Turned out, after we'd cycled across most of the island, failed to find anything even resembling an affordable hotel, and examined the port in detail, that we were actually on Tuan Chao Island!
That meant we got to arrive in Bai Chay, the tourist-side (with hotels and seafood restaurants) of Halong City, in the dark instead of before sunset. It seems we almost always arrive at a hotel either in the dark or soaking wet, so in general darkness is the preferable choice. There is an entire block, called Vuong Dao, of hotels here, which worked to our advantage as we were able to get nice, clean rooms for a low-price. At least there was still plenty of seafood waiting for us:
Today then, was a day of uber-touristing, since we only allotted ourselves two nights in Halong Bay. We ended up splitting up, with us and Blaise opting for an afternoon day tour, while Luke & Christine are staying overnight on a boat. We'll meet up again at noon tomorrow, and then cycle half the distance back to Hanoi. This is the only time we've had to retrace our path, but we all want to focus more on cycling, and are sick of having bicycle problems created by bus rides. The hills of Laos may prove tortuous, but until then we are still craving more riding days than bus-riding days. If all works out as we hope, we will not have to take any alternate transportation throughout Laos, but obviously we have no idea what may happen...
Halong Bay was simply amazing, seemingly infinite limestone karsts emerging from the blue-green water amidst a subtle fog.
Junks and other tourist boats were numerous, all lazing along through the water. We stopped at a floating village, where seafood was being farmed and girls were selling fresh fruit from boats.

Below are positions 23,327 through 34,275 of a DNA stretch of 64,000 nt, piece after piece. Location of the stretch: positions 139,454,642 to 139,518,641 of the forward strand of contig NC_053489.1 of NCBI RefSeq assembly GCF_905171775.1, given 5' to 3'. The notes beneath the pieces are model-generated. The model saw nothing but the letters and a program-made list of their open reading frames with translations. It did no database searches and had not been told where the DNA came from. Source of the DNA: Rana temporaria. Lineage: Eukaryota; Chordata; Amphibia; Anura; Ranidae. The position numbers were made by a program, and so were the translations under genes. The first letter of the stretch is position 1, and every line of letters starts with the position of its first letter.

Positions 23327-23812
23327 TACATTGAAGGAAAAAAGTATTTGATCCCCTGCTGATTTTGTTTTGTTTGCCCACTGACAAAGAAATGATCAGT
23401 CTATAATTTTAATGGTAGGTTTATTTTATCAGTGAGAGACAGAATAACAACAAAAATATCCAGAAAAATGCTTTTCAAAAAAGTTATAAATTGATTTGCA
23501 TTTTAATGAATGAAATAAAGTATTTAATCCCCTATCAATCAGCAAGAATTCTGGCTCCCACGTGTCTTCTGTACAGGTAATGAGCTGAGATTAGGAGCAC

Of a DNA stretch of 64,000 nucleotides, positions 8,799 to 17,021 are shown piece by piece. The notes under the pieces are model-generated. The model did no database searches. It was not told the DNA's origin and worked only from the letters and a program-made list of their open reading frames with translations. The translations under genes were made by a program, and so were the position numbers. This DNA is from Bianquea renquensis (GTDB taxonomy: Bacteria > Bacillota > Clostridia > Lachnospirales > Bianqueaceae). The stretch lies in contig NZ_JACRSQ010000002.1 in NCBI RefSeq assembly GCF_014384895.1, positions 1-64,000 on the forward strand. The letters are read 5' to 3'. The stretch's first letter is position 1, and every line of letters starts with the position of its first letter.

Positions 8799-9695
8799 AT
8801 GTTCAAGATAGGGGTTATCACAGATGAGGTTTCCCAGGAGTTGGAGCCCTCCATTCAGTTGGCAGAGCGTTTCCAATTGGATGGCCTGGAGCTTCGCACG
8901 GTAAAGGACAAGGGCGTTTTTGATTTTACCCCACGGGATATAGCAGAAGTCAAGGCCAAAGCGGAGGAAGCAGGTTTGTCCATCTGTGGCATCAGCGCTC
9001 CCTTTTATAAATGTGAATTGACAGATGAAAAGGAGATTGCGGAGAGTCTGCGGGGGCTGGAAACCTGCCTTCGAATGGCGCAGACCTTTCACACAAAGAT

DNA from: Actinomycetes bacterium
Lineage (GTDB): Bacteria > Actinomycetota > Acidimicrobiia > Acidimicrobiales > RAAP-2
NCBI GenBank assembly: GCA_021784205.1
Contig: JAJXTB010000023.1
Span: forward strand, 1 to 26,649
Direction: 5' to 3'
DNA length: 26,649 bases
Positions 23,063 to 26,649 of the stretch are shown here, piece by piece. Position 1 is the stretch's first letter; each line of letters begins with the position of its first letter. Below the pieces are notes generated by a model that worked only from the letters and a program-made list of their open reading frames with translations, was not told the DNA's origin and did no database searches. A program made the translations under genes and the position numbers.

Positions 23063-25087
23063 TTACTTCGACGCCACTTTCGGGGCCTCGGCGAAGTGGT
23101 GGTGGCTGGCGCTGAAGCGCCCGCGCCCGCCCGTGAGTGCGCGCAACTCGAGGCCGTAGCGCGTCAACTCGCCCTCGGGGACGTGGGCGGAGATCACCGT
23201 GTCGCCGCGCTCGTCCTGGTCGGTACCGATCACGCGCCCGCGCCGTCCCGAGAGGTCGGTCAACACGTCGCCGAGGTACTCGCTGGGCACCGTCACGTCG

Everywhere the scenery was impressively jaw-dropping, every angle was so interesting we didn't really know when to stop taking pictures!
We have obviously been fortunate enough to see many natural wonders of the world, but Halong Bay is certainly near the top of the list, well worthy of its UNESCO World Heritage status.
We negotiated a cheap ride on a boat that was dropping a group of tourists off at Cat Ba island, the place we'd incorrectly thought we were yesterday, so we ended up with the top deck to ourselves on the way to the island, and the entire boat to ourselves on the way back. We'd actually tried to book a private boat earlier in the day, but when we returned after lunch the guy we'd talked to had disappeared, but it all worked out as that was pretty much what we got.
And our crew were low-key and friendly, even sharing some of their banana moonshine with us.
Tonight is just relaxing, we're going to go out for a(nother) seafood dinner soon, and maybe watch a movie later, but in the meantime Nat Geo is providing sufficient entertainment/background noise...
And now for your moment of zen:
Yes, that is weasel coffee you see... eaten, digested, and excreted by 'special' Vietnamese weasels, which makes the coffee smoother and more deliciouser, or something.